Viewing page 19 of 49

commenting on records which show that under actual 200-1/2 conditions one of every three approaches is missed, Roe(5) said: 

"This record is no reflection on the professional ability of the airline pilot for he is doing the best possible job with the tools at hand. It does, however, demonstrate graphically the inadequacy of his tools."
We feel that this demonstrates also that minimums of 200-1/2 are, at this time, not realistic when the human equation is taken into account with the instrumentation and speeds presently provided. In order to correct this, even at the expense of increased cockpit complexity, the addition of an instrument such as the Zero Reader or perhaps automatic approach may be the answer. In this case, even though another gadget is added, the actual task would be simplified and the safety level raised. 

Even as cockpits have become more complicated, so have the airway facilities. The number of ranges, ADF beacons, marker beacons, ILS, etc, have nearly saturated many areas. As more accurate fixes and approach systems have been evolved, the increased accuracy systems have been evolved, the increased accuracy has been used to cut approach times and increase the number of aircraft movements, while holding the same level of safety. This, instead of easing the pilot's job, has, in most cases, complicated it further.


In a recent fatal accident there is a possibility that the multiplicity of facilities and choice of approach methods may have confused the pilot to the point that the ADF was tuned to the wrong station for the chosen approach method with the result a mass of tangled wreckage on a hillside.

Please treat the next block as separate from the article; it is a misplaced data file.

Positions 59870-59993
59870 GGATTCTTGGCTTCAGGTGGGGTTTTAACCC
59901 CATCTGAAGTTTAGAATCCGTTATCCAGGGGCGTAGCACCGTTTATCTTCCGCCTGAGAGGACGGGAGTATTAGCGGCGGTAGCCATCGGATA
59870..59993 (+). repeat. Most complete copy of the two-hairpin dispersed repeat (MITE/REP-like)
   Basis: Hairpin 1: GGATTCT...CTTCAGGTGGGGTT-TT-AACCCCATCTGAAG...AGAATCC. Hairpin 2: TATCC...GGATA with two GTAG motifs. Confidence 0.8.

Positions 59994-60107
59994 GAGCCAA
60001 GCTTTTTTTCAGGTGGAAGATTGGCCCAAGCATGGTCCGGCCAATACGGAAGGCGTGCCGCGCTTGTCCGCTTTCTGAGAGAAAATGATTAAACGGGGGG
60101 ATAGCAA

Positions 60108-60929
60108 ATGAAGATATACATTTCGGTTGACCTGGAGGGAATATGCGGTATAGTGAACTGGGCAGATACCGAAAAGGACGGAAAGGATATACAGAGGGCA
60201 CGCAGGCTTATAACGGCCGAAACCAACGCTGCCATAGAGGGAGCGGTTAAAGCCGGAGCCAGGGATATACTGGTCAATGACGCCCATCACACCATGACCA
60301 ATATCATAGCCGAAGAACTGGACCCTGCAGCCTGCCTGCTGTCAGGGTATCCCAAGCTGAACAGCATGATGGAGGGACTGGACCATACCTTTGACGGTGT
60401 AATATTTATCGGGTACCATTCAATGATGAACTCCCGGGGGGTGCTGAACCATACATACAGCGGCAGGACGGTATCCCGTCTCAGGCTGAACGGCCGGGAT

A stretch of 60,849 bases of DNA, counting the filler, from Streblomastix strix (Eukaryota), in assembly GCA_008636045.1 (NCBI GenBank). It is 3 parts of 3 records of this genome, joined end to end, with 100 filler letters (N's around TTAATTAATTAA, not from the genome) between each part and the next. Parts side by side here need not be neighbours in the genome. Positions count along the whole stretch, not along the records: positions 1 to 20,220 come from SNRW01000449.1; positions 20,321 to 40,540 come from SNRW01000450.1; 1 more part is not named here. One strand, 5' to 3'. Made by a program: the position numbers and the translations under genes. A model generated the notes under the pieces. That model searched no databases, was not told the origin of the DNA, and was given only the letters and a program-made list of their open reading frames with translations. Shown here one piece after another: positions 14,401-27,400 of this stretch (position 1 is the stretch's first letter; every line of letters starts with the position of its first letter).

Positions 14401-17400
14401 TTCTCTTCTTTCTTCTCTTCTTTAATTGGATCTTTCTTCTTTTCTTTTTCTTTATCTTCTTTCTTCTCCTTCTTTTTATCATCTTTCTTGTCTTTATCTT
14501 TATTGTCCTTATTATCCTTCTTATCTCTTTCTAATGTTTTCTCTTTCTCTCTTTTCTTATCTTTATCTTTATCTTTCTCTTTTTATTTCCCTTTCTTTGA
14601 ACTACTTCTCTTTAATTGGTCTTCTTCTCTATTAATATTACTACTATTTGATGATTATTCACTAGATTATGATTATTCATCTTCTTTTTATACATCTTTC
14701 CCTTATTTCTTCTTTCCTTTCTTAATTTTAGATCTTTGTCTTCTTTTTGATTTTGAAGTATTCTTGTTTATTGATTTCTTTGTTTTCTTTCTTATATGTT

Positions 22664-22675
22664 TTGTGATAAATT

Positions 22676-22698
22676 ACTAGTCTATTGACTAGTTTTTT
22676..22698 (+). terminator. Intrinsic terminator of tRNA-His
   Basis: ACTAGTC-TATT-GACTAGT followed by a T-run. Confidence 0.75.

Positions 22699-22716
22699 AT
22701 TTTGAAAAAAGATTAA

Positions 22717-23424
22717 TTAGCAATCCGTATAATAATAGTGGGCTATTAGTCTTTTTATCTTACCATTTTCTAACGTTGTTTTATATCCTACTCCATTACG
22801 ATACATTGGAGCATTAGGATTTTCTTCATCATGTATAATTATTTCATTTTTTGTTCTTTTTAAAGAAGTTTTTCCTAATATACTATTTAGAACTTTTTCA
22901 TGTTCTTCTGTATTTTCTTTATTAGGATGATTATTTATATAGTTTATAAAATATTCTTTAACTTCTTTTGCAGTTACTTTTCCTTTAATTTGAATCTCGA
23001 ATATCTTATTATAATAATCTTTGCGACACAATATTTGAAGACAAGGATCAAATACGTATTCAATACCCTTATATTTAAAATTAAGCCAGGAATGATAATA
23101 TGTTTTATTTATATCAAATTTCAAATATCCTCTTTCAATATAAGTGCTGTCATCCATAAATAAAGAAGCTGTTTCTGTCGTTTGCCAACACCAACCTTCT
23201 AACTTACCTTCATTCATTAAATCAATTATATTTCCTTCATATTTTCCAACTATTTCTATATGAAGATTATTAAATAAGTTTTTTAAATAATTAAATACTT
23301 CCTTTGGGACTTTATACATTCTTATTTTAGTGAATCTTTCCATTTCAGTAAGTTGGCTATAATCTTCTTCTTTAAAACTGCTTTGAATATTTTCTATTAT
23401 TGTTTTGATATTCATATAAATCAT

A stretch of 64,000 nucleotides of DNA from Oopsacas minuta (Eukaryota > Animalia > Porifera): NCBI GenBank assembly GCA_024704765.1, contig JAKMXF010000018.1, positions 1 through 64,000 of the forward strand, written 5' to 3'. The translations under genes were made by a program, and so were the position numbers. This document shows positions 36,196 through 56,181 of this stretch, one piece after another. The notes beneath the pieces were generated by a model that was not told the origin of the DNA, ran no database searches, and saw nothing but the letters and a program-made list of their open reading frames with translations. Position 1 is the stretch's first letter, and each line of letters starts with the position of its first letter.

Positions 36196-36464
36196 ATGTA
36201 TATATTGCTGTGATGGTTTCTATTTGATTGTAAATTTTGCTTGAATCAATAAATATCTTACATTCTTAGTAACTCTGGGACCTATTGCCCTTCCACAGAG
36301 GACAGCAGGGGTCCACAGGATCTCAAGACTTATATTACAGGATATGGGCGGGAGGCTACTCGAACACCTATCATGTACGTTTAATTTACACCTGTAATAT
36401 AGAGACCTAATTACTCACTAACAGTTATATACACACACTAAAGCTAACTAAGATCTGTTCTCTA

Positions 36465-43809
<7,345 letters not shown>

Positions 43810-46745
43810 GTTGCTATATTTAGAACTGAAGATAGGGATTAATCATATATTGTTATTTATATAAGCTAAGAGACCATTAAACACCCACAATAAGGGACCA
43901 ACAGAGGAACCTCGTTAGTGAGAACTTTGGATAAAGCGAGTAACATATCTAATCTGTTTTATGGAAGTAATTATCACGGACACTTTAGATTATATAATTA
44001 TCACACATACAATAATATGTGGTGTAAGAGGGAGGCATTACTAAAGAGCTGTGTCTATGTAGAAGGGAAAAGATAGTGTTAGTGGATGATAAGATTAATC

The hitting mountain problem has been with us for many years and the often noted tendency for the fatal lack of terrain clearance to be very small gives rise to speculation as to the number of cases where the safe margin was equally slight. In other words, no one really knows how great is the exposure rate to this type of occurrence. Recently an incident happened which shows how easy it is to have a false sense of orientation. 

The flight was a long distance one over mountainous, European terrain. The forecast wind was badly in error, the actual wind being in the order of the 100 knot headwind instead of 20 knots, so the flight was uncertain of its ETA. Both ADF's were tuned and, although there was considerable snow static, identified on the destination station and the ILS was likewise used. Presently both ADF's reversed, indicating an overhead, and almost simultaneously the ILS needle changed quadrants, confirming the position. The pilot requested and was granted letdown clearance from his 14,000'

Please note that the language and terminology used in this collection reflects the context and culture of the time of its creation, and may include culturally sensitive information. As an historical document, its contents may be at odds with contemporary views and terminology. The information within this collection does not reflect the views of the Smithsonian Institution, but is available in its original form to facilitate research. For questions or comments regarding sensitive content, access, and use related to this collection, please contact